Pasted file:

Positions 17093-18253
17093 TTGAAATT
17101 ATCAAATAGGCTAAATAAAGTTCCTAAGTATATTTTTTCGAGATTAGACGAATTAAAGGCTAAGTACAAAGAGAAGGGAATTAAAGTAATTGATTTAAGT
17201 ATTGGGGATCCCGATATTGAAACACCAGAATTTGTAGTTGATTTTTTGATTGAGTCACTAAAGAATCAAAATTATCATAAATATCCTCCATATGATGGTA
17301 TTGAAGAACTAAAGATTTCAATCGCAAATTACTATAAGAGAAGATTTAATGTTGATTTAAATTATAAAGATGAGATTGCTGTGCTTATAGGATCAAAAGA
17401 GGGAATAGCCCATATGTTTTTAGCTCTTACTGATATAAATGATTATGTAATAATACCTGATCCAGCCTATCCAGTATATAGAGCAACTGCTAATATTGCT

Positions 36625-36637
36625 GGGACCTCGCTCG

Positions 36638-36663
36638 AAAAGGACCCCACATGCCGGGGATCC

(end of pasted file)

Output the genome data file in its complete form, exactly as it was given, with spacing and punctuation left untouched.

Positions 17093-18253
17093 TTGAAATT
17101 ATCAAATAGGCTAAATAAAGTTCCTAAGTATATTTTTTCGAGATTAGACGAATTAAAGGCTAAGTACAAAGAGAAGGGAATTAAAGTAATTGATTTAAGT
17201 ATTGGGGATCCCGATATTGAAACACCAGAATTTGTAGTTGATTTTTTGATTGAGTCACTAAAGAATCAAAATTATCATAAATATCCTCCATATGATGGTA
17301 TTGAAGAACTAAAGATTTCAATCGCAAATTACTATAAGAGAAGATTTAATGTTGATTTAAATTATAAAGATGAGATTGCTGTGCTTATAGGATCAAAAGA
17401 GGGAATAGCCCATATGTTTTTAGCTCTTACTGATATAAATGATTATGTAATAATACCTGATCCAGCCTATCCAGTATATAGAGCAACTGCTAATATTGCT

Positions 36625-36637
36625 GGGACCTCGCTCG

Positions 36638-36663
36638 AAAAGGACCCCACATGCCGGGGATCC